Reinforced dental appliances and prostheses

A method of reinforcing a dental appliance or prosthesis comprising a resin, which includes the steps of applying to a resin portion of the dental appliance or prosthesis a lightweight, woven aramid or extended chain polyethylene fabric, and covering the fabric with more of the resin. Also disclosed are reinforcing materials (preferably a plasma-coated Spectra.TM. fabric), and dental appliances or prostheses reinforced by a lightweight, woven aramid or extended chain polyethylene fabric.

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This invention relates generally to methods of reinforcing dental appliances and prostheses (herein collectively referred to as "dental structures"), to reinforcing materials, and to the dental structures produced by the methods. The invention also relates to the field of reinforced plastics or resins.


Reinforced plastics are combinations of fibers and polymeric binders or matrices that form composite materials. This combination can achieve a balance of material properties that are superior to the properties of either single material. In the past, reinforced plastics have been utilized largely by aircraft, marine, automobile, and chemical manufacturers.

The combination of strong fibers and synthetic polymers to form reinforced plastics and laminates derives from several basic considerations of material science: the inherent strength of fine fibers, the wetting requirement for adhesion between the fibers and a matrix, and the ease of the liquid-solid phase change of synthetic polymers. In a general sense, the polymeric matrix serves the purpose of a supporting medium surrounding each fiber and separating it from its neighbors, and stabilizing it against bending and buckling. These functions are best fulfilled when there is good adhesion between the fibers and the matrix. Adhesion can be fostered by utilizing a relatively low-viscosity liquid polymeric precursor to impregnate a reinforcing fiber material, followed by polymerization of the matrix. Adhesion can also be enhanced by plasma surface treatment of the fibers.

Two broad categories of polymeric materials have been typically utilized to prepare reinforced resins in the prior art. These two types are the thermoplastic polymers, which generally melt in the range of C. to C. and readily solidify upon cooling, and the thermosetting polymers which pass through a liquid phase just once during their life, while they are being polymerized and cross-linked into heat-infusible forms.

The two predominant types of fibers that have been used to reinforce plastics, considering all uses of composites, have been glass and cellulose fibers. Fibrous glass comprises well over 90% of the fibers used in reinforced plastics because it is inexpensive to produce and possesses high-strength, high-stiffness, low specific gravity, chemical resistance, and good insulating characteristics. In reinforced plastics, glass has been used in various forms. Advantageously, it has been chopped into short lengths (6-76 mm) and gathered into a felt or matte, resulting in a form that is easy to handle and low in cost. Previously, it has been observed that the best properties in the final composite have been achieved with nonwoven fabrics in which all the fibers are straight, continuous and aligned parallel in a single direction.

In addition to glass and cellulose fibers, other types of fibers have also been used to reinforce plastic materials. The stiffest fibers known are composed of graphite, which theoretically can be almost five times more rigid than steel. However, despite much work over many years by many technical organizations, the cost of graphite fibers remains high. As a result, their use in composites is limited to applications that place a premium on weight savings: aircraft, missiles, sports equipment, etc.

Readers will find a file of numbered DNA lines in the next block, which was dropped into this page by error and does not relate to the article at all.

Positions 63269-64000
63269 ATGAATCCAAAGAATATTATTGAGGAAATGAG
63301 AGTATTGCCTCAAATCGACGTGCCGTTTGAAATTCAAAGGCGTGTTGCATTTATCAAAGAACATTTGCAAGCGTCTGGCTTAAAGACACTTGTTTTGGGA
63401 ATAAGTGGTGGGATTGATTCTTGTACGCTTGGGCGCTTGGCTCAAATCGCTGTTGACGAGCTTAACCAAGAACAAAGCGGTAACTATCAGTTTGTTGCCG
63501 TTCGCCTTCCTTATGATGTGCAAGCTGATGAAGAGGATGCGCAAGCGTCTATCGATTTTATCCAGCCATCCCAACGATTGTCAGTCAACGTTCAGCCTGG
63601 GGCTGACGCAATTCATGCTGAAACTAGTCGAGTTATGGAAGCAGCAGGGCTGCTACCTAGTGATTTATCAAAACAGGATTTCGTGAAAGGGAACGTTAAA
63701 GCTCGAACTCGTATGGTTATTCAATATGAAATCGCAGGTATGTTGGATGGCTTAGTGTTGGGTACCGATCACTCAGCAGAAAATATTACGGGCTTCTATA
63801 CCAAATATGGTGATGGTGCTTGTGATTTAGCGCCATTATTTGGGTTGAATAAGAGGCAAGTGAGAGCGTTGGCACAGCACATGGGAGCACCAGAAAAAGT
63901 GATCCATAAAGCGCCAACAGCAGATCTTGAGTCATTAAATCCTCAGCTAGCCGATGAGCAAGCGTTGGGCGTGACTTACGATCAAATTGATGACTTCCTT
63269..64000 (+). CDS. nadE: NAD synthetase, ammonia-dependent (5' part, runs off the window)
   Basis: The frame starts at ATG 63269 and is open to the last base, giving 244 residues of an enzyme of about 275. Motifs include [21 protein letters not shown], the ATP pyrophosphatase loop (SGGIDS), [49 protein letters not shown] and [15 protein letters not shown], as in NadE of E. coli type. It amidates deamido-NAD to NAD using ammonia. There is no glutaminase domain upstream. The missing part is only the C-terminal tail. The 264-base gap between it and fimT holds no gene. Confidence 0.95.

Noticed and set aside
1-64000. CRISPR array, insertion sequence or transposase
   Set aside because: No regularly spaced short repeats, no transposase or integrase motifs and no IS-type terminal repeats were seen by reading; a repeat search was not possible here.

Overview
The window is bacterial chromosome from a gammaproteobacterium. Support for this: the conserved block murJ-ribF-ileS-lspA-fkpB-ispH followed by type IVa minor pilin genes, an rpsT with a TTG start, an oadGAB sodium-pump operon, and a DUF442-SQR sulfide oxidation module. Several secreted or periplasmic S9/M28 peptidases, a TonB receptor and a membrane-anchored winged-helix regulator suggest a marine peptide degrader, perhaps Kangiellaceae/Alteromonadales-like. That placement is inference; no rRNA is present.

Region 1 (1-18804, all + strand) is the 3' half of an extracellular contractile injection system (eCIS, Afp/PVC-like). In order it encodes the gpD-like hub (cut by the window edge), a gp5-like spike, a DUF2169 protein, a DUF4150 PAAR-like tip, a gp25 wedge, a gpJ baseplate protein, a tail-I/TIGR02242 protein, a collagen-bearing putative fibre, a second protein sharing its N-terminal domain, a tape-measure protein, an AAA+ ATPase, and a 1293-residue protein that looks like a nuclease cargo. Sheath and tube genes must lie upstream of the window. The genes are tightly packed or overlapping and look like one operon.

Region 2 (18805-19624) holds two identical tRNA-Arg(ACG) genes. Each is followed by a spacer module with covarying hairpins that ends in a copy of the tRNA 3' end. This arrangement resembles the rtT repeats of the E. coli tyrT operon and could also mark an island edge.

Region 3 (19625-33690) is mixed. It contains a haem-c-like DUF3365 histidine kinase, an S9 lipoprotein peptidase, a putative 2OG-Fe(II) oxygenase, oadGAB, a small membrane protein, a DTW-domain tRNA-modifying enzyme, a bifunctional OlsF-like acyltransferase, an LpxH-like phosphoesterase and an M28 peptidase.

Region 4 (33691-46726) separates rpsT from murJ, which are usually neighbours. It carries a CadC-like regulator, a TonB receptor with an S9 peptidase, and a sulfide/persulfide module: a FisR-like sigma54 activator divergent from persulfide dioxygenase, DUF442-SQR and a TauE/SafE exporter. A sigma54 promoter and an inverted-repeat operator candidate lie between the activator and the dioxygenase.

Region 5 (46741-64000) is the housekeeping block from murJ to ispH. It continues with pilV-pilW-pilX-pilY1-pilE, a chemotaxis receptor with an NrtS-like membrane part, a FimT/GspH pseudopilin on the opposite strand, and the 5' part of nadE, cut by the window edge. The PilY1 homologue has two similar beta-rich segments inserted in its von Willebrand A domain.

In 1971, aromatic polyamide fibers became widely commercially available and are presently being used extensively in automotive tires and numerous aerospace structures. The aromatic polyamides are designated as aramids by the Federal Trade Commission, and that is the term used herein to refer to them. One specific aramid that has been widely used in many applications is referred to as Kevlar.TM.. Discovered in 1965, Kevlar.TM. is produced and marketed by DuPont.

In the stiffness range between glass and steel, aramids are lighter than glass, comparatively strong, and much tougher and absorb considerable energy before breaking, even under impact conditions. The fibers are highly crystalline and directional in character. Kevlar.TM. fibers are known to have excellent resistance to flame and heat, organic solvents, fuels and lubricants, and they can be woven into fabric. Because of their strength and other properties, aramid fibers have been used in sports equipment, and in protective systems where ballistic stopping exploits their superior impact resistance.

More recently, fibers of ultra-high strength polyethylene have been produced. Such fibers are available from Allied Signal, Inc., Fibers Division, Petersburg, Va., under the trademark Spectra.TM., and Dutch State Mining Corporation. The fibers are made of extended chain polyethylene and have a low specific gravity of about 0.97, which is less than the specific gravity of fiberglass or aramid fibers.

Although composites have been used in the past in a number of settings, their use has not been fully exploited in all fields. The present invention involves the use of a lightweight woven fabric, such as an aramid (e.g. Kevlar.TM.) or a polyethylene (e.g. Spectra.TM.) to reinforce resinous portions of dental structures, such as dental prostheses and other restorative appliances. Previously, the possibility of using a lightweight woven fabric in synthetic resinous portions of dental structures has not been reported.

The following publications exemplify prior uses of aramids in the context of dental applications: